How do we measure the loss of two innocent lives?
The West Virginia heart wails for brothers Carl and Garrick Hopkins, who were shot and killed in Barboursville by Rodney Black, who is white. The brothers were walking around land they recently purchased.
Black thought the land was his. It was not, it belonged to the Garrick brothers, Carl, 61, of Oak Hill, and Garrick, 60, of Milton.
According to the criminal complaint cited in news reports, Black said he saw the men, who were African-American, "shaking the door on his toolshed." The toolshed contained no valuables. Black shot and killed them with a rifle from his upstairs window, without speaking or warning. He then called 911 and never went outside to check on the men or give any first aid assistance, according to detectives.
Police later found 54 firearms in Black's home, including handguns, shotguns, rifles, muzzleloaders and ammunition that he had apparently legally purchased, according to reports.
According to The New York Daily News, "police are baffled as to why he [Rodney Black] chose such a drastic measure to preserve something of no value to him."
According to Sherriff Tom McComas and written statement from the Cabell County Prosecutor's Office and the Public Defender's Office, "race was not an issue."
I find this claim difficult to support. I have yet to read any evidence supported in the public record as to why this crime did not involve race. Until such evidence is produced and substantiated, Black should be charged with a hate crime, in addition to the two counts of first-degree murder he is already charged with.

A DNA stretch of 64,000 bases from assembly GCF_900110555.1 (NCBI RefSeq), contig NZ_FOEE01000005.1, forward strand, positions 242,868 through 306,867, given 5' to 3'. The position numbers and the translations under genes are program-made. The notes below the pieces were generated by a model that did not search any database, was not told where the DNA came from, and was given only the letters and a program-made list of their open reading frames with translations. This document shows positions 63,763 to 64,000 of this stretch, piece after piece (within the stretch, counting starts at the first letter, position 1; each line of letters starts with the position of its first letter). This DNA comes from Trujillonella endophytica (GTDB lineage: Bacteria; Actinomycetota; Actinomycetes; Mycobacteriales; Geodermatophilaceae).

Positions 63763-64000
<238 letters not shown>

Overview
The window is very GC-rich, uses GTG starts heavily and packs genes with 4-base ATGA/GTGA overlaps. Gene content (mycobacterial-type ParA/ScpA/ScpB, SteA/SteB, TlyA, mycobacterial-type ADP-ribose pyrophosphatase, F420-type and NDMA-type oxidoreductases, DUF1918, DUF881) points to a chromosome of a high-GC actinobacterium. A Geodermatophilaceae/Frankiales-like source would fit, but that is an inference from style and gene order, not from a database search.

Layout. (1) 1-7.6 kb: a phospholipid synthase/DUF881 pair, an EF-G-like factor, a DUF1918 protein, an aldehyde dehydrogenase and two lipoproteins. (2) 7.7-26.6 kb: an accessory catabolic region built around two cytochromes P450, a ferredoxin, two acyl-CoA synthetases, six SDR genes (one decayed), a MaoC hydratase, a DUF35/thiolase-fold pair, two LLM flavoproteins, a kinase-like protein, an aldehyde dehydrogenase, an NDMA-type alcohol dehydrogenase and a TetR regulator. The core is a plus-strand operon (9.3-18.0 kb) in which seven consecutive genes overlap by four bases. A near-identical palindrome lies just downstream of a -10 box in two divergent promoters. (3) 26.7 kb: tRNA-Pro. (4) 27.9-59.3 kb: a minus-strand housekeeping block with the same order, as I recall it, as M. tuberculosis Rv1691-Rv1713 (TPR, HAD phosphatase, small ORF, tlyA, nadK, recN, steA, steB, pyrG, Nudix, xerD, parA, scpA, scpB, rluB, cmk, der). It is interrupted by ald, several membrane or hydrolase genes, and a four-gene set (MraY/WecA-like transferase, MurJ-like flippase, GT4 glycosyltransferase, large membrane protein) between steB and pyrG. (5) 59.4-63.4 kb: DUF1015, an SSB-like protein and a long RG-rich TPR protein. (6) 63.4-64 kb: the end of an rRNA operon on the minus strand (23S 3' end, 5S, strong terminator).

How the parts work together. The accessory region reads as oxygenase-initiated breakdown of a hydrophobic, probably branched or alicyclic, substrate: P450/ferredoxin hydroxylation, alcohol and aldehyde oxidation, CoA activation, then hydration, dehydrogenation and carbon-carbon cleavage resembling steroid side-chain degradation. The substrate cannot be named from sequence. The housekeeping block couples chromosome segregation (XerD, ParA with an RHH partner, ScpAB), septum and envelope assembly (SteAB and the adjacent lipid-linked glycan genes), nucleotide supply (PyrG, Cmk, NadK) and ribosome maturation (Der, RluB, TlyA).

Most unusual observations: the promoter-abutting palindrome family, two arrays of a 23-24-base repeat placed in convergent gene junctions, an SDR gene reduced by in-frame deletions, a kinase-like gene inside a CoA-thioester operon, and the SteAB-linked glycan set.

"This is textbook racism," Dr. Jason Johnson, a frequent MSNBC commentator on race told The Grio. "The stories go on and on," writes the commentator, citing numerous cases where black Americans are innocently shot during daily life and then it is reported that race was not a factor. "Clearly there are some Americans who believe it is open season to shoot and kill black people," he writes.
In her 2012 novel "Home," Nobel-Prize winning author Toni Morrison writes about a black man named Frank Money who returns to 1950s America after serving in the war to find that America has abandoned him. The sad story follows him as he walks homeless for a while, place to place, searching for a home.
One point the author underscores is how, metaphorically, even though he may have a home at some points, Frank Money feels homeless because of the racism that confronts him at every doorstep, and how, even in his own home he is not free from harassment. He cannot just Be. And so, too, two of our West Virginia brothers could not look at land they had recently purchased on which they hoped to build a home, before their lives were tragically cut short by a man's gun-crazed bigotry and ignorance.
"Sometimes, a tragedy is so senseless as to be unexplainable," wrote the Parkersburg News and Sentinel in an editorial titled "Senseless," on Feb. 4.
"We believe people have the right to defend themselves if they feel their lives, or the lives of family members are in danger," writes the News and Sentinel. "But people who believe that gun ownership gives them the right to shoot first in any situation and then ask questions are unqualified to own a weapon. Black was never in danger. If he did believe the men were trespassing, he should have called 911. The Second Amendment does not trump other amendments to the Constitution. The Hopkins brothers were exercising their own constitutional rights by being on property that Garrick Hopkins had legally purchased."
According to their joint obituary in the Beckley Register-Herald, Carl was a coal miner, carpenter, mason, truck driver, mechanic, building maintenance manager, mine equipment machinist and a member of the United Apostolic Faith Church of Beckley. He had a loving wife of 40 years, children and grandchildren.
Brother Garrick worked at Columbia Gas, was a coal miner, rouster, contractor and a member of the Second Baptist Church of Fayetteville. He, too, had a loving wife, children and grandchildren.
There are no words for this kind of brutality, but hopefully there is judicial justice in a life-sentence without parole for Rodney Black and talk about the significance of race.Kaufman, of Charleston, teaches at Mountaineer Montessori School.